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Sat Mar 6, 2021, 09:46 PM

In Eastern Europe, historic synagogues are sold for the price of a used car

On a visit to the city of Slonim in Belarus, Ilona Reeves fell in love with a 380-year-old dilapidated building that used to house one of the areaís largest and oldest synagogues.

Reeves, a 40-year-old author who lives in the Belarusian capital of Minsk, is a Christian, like virtually everyone who lives in the country. And the synagogue hadnít been operational since before the Holocaust, when three quarters of Slonim residents were Jewish. Virtually all were murdered by the Nazis.

Still, Reeves looked at the structure, which had fallen into disrepair after years of use as shops, and saw something she wanted to save.

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Before the genocide, Europe had an estimated 17,000 synagogues. Only about 3,300 of the structures remain standing today. Among those, only 776, or 23%, are being used as synagogues, according to the Foundation for Jewish Heritage.

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Reply In Eastern Europe, historic synagogues are sold for the price of a used car (Original post)
Behind the Aegis Mar 6 OP
70sEraVet Mar 6 #1
Grasswire2 Mar 6 #2
frazzled Mar 6 #3

Response to Behind the Aegis (Original post)

Sat Mar 6, 2021, 10:10 PM

1. Fascinating article: the thought of those grand sacred structures

waiting to be saved, and the work and massive funds it would take to save them, is staggering. Bless Ms. Reeves.

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Response to Behind the Aegis (Original post)

Sat Mar 6, 2021, 10:34 PM

2. We have been watching a fascinating youtube channel by a chipper Brit who...

...has a passion for finding, visiting, examining everything the Soviets left behind, abandoned, in the former Soviet states. Moldava, Armenia, Kyrgistan, Belarus, etc. etc. etc.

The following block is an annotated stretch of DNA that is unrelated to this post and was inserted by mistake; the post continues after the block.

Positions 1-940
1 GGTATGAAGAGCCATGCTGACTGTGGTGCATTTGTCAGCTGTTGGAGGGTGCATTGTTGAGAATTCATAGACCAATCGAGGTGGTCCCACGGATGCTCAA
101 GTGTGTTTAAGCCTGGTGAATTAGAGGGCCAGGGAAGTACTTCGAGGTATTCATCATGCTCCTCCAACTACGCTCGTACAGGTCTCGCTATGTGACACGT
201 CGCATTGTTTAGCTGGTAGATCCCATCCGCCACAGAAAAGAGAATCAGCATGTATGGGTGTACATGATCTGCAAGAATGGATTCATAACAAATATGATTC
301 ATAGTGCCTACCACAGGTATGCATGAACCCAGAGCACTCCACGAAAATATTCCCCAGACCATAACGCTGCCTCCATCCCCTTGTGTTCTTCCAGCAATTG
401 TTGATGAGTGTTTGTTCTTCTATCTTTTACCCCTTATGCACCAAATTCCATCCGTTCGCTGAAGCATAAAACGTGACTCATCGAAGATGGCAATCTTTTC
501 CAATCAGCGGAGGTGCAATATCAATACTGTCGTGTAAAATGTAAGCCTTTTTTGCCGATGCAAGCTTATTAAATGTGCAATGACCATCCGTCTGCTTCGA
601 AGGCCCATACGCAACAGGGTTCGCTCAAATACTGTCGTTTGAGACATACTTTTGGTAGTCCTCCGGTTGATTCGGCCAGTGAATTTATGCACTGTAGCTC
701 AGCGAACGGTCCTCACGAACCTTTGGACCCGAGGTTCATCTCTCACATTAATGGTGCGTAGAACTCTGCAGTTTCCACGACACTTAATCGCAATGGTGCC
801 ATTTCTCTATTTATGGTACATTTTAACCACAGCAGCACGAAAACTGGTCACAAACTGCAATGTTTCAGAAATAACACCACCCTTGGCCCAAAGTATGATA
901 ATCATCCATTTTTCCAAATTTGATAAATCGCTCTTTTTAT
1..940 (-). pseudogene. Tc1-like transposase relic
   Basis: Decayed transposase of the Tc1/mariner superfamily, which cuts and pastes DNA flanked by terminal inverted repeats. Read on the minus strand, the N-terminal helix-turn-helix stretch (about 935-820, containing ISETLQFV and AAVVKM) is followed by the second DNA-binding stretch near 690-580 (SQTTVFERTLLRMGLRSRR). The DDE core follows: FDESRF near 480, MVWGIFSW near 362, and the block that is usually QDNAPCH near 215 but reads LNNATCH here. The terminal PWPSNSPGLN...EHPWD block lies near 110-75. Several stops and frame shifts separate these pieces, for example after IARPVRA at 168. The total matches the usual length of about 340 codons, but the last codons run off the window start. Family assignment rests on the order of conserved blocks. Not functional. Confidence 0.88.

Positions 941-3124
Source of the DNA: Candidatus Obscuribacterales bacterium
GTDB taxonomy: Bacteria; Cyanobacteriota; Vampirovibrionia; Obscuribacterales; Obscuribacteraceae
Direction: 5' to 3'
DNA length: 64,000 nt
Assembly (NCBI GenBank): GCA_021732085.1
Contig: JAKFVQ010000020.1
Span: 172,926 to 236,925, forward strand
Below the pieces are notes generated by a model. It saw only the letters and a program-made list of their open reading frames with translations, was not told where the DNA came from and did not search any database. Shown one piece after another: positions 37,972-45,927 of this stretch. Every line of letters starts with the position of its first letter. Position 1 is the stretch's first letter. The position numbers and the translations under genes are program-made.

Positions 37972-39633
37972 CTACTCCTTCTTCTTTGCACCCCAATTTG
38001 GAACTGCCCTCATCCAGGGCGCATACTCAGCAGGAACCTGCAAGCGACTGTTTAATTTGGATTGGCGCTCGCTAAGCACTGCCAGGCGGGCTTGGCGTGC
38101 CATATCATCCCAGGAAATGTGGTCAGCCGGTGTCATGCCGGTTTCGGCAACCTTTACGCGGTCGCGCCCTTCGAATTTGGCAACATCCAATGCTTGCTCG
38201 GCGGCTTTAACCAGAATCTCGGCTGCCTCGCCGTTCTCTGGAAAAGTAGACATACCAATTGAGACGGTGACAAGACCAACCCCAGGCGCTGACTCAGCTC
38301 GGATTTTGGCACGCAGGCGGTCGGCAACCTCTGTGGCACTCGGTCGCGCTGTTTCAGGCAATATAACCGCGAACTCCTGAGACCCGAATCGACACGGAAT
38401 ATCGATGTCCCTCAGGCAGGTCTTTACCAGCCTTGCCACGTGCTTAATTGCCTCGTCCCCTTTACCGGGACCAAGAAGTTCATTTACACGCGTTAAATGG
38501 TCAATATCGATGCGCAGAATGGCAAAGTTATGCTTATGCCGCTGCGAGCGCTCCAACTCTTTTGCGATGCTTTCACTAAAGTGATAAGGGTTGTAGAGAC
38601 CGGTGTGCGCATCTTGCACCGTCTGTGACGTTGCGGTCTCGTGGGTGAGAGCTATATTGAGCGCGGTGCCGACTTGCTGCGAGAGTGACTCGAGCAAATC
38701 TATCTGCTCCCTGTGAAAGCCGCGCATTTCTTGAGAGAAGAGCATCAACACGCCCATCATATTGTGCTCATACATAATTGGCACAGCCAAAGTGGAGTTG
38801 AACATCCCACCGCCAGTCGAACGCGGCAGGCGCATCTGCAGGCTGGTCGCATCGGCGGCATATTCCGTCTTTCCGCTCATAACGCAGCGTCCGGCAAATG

Absolutely interesting! He goes on foot to the ends of the territories to hunt down relics and Stalin statues, and talk to villagers all along the way -- people who were displaced and treated so very badly and now live with little, left behind.

The name of the youtube channel is "Bald and Bankrupt"

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Response to Behind the Aegis (Original post)

Sat Mar 6, 2021, 10:47 PM

3. There is a film, "Raise the Roof"

that follows a project to reconstruct a Polish synagogue. I saw it on PBS several years ago, and itís fascinating, both for the history and the remarkable craftsmanship and effort documented.

I should mention that my paternal grandparents emigrated around 1913 from Brest, which is now in Belarus (but then traded back and forth between Poland and Russia).

Rivaling the greatest wooden architecture in history, the synagogues of 18th-century Poland inspired artists Rick and Laura Brown of Handshouse Studio to embark on a 10-year pursuitóto reconstruct the elaborate roof and painted ceiling of the Gwoździec synagogue. Leading over 300 students and professionals from 16 countries, the Browns grapple not just with the echoes of World War II when these buildings were destroyed by the Nazis, but also with warped timbers, tricky paints, and period hand tools. By the end of the project, they have done more than reconstruct a lost synagogue: they have recovered a lost world. The Gwoździec roof was unveiled in 2014 as the centerpiece of the POLIN Museum of the History of Polish Jews in Warsaw.


https://www.polishsynagogue.com/

https://

About the only place in Central Europe where the synagogues were not destroyed is Prague (reputedly only because Hitler wanted to make the Jewish Quarter there a museum of the lost race, with relics from all the looted and destroyed synagogues of Europe). Six synagogues, dating from the 13th to 19th centuries, in Gothic to Renaissance to Spanish styles, can be visited there. Fascinating.




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